May 08

The Economic Impact of Parks

By Hazel England, GSWA Director of Education and Outreach

In light of the current Presidential proposals and plans for defunding certain types of nationally owned land, it is good to consider how the Great Swamp region is lucky enough to benefit from both the lands of the Morristown National Historical Park – GSWA’s landlord and the location of our headquarters, and the 7,700 acre jewel that is the heart of the swamp – Great Swamp National Wildlife Refuge.   Thomas Edison National Historical Park in West Orange and Great Falls National Historical Park in Paterson are also close to or directly along the Passaic River, and protect lands and structures celebrating national heroes who brought economic prosperity to the region.

Data just released by the National Park Service (NPS) reflects that tourism to the Morristown National Historical Park creates $20.7 million in economic benefits, and supported 193 jobs within the local community.  The park enjoyed just over a quarter of a million visitors in 2016.  We don’t have the data for the economic benefit of all the visitation to the National Wildlife Refuge and the other local federally owned locations, but based on the number of cyclists and hikers we see at the National Wildlife Refuge every weekend we know it is also significant!

Nationally, the figures are staggering, with peer reviewed evidence showing that $18.4 billion of direct spending by 331 million park visitors occurred in communities within 60 miles of a national park. This spending supported 318,000 jobs nationally; 271,544 of those jobs are found in these gateway communities. The cumulative benefit to the U.S. economy was $34.9 billion.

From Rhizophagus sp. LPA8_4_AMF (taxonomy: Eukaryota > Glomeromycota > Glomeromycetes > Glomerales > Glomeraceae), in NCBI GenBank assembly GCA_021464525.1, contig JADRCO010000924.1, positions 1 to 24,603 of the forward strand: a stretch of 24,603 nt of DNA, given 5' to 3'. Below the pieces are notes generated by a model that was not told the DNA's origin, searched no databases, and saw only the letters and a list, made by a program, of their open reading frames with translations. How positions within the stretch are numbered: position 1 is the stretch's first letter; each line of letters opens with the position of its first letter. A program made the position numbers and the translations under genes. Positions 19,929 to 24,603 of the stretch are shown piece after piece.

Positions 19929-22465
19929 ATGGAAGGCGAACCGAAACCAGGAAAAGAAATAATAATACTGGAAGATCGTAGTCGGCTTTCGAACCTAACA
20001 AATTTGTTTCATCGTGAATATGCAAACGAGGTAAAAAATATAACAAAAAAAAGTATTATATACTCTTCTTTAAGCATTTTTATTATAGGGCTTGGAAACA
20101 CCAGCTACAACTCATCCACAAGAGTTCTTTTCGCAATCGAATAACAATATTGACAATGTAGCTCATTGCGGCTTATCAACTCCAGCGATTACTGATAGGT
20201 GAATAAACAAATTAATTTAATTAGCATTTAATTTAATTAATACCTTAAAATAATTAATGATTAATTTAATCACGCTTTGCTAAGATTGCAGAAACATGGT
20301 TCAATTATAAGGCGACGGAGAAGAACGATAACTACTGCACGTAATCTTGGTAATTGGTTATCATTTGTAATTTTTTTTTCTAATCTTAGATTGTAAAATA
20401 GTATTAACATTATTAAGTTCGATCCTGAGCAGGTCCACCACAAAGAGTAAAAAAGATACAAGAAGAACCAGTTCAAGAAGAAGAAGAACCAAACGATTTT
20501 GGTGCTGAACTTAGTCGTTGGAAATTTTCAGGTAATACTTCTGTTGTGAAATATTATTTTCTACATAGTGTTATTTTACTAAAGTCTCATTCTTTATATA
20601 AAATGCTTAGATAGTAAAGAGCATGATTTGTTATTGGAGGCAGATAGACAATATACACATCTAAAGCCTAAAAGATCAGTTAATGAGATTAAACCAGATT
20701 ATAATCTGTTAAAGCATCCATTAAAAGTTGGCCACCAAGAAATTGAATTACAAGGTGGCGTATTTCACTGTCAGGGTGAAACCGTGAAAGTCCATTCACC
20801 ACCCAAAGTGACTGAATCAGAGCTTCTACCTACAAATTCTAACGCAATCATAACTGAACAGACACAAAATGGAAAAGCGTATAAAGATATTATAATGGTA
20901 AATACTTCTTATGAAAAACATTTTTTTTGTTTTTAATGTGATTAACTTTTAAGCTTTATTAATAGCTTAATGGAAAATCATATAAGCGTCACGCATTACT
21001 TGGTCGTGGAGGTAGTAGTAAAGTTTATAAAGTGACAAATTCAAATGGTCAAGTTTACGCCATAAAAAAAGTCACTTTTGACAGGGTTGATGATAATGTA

As an environmentally focused nonprofit organization directly concerned with water quality and open space issues, we tend to focus primarily on the intrinsic value of the protection of the land for water and wildlife, and the recreation possibilities for the public.   The water quality benefits of the undeveloped protected lands around headwater streams in Jockey Hollow and Great Swamp National Wildlife Refuge mean that water quality in many of the five feeder streams of Great Swamp Watershed remains relatively high – how good to know that federally protected open space helps to protect drinking water resources for those two million residents that draw their supplies from the river.  The NPS press release (link)  on economic benefits means that the federally owned lands in our own backyard region also support jobs and local economies through tourism and recreation, all while protecting resources and the historical integrity of the area from destructive practices that might impact New Jerseyans water supply now or in the future.

So as you head outdoors to hike and explore this month, consider visiting one of the nationally owned refuges, parks, or monuments that we are lucky enough to have in our region, and hope that enjoyment will be there for future generations across the country.



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